The Manhattan Country School Farm is deep into harvest season. The Catskills have experienced several frosts, which puts the Farm on a tight deadline with Mother Nature. The farm community needs to stay focused and industrious in getting things out of the ground.
This week fifth grade students have been incredibly busy harvesting our root vegetables. Bushels of carrots, potatoes and beets are pulled or dug, brushed off and stored for winter. Some vegetables are snacked on during class, while some goes straight to cooking class to be prepared in that day’s meal. Our abundant tomato crop continues to yield huge numbers of paste tomatoes. The class harvested full buckets, bagged and froze them. All visiting classes will enjoy the fruits of their labor as they enjoy pasta sauce and salsa throughout the year. Apples were plucked from the Farm’s orchards and pressed into apple cider. A couple of gallons were served immediately, while several gallons were frozen to be served this winter.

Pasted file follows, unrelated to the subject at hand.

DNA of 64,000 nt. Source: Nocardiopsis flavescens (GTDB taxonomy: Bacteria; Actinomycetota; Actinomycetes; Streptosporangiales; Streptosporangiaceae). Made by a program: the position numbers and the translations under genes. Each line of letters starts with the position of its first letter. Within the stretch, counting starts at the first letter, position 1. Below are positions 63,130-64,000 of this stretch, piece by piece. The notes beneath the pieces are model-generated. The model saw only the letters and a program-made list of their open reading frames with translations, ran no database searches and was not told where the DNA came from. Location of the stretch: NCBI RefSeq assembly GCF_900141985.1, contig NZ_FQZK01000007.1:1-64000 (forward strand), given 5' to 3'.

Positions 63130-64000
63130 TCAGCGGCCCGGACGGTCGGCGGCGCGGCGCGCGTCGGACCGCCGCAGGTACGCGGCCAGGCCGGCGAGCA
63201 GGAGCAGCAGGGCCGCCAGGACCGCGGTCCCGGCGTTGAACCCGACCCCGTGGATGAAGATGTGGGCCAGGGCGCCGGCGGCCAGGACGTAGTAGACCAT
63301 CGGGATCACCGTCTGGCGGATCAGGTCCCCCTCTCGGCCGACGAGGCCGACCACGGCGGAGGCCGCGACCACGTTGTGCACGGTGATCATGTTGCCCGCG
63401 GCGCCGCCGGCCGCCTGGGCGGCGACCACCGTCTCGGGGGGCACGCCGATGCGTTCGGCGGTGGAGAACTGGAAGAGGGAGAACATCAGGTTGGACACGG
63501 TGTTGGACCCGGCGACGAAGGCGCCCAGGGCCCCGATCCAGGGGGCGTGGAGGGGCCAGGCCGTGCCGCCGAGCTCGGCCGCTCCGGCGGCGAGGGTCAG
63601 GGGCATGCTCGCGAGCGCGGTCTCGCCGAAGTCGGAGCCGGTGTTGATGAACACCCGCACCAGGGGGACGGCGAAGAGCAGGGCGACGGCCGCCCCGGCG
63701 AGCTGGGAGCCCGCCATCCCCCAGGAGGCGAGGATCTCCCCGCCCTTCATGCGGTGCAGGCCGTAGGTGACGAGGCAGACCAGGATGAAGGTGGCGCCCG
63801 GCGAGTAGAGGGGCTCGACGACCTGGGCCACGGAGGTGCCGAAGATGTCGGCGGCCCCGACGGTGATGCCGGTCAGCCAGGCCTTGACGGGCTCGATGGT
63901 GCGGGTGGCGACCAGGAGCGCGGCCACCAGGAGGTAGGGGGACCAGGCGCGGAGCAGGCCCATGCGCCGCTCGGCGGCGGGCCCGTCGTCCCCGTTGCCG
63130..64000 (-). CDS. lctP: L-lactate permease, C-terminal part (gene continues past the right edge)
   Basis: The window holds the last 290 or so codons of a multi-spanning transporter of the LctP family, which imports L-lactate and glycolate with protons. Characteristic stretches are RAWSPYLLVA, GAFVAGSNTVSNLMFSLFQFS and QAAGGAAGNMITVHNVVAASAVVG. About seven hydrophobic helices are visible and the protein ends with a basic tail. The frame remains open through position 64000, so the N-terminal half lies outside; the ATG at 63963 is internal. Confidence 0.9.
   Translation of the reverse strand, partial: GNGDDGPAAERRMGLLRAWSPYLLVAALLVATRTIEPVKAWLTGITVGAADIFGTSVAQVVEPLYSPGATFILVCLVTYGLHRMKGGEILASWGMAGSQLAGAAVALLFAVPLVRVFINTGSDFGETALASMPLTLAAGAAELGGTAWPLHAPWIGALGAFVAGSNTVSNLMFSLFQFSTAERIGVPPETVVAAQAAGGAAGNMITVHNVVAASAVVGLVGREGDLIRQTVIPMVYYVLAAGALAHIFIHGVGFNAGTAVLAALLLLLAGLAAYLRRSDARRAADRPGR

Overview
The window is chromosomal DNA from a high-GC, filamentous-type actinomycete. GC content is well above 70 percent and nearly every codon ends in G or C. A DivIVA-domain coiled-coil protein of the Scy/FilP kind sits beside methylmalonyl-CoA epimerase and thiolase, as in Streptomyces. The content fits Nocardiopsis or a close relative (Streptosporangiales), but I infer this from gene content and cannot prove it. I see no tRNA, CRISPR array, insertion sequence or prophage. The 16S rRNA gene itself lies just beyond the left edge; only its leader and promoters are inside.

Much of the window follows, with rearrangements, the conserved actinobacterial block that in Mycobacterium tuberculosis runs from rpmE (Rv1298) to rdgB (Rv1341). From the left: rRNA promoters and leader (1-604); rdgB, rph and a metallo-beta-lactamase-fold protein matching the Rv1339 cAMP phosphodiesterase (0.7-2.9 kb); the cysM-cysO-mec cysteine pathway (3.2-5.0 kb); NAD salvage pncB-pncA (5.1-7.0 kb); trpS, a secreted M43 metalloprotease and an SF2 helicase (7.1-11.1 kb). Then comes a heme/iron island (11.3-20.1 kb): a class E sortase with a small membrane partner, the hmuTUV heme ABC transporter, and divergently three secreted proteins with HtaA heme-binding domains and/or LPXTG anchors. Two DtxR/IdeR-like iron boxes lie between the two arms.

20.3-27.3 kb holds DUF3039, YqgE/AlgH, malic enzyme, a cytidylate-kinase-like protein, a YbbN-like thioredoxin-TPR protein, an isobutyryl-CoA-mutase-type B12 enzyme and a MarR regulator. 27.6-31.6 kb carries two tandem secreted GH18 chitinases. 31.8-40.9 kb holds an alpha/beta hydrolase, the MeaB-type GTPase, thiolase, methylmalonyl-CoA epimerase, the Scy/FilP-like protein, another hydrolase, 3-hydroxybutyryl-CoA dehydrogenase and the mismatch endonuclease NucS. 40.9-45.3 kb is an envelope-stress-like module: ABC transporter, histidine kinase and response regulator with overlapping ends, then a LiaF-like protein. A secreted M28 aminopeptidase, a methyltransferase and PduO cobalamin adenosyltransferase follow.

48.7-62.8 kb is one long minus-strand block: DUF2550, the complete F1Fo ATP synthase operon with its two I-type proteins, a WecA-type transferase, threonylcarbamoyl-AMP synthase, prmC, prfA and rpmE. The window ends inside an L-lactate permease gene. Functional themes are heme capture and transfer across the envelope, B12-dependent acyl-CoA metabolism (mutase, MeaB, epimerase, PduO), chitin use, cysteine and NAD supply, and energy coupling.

A year-round harvest that we sometimes ignore is the harvest of the sun’s energy to create electricity. The fifth grade had the responsibility of tilting the MCS Farm’s solar array to its winter setting. The 24.5 kilowatt, 140-panel array sat at near horizontal during the summer months. This is the most efficient angle to gather energy from the sun, high overhead. As we move into fall and winter, we tilt the panels to near vertical. This orientation captures energy from the sun as it arcs low over the horizon. This position also allows snow to slide off.
The Farm will have plenty to be harvested in the coming weeks. The 8-9s, sixth grade and the third grade classes from Little Red Schoolhouse, which rents our farm program, can look forward to delicious meals and dirt under their fingernails when it’s their turn to run the Farm.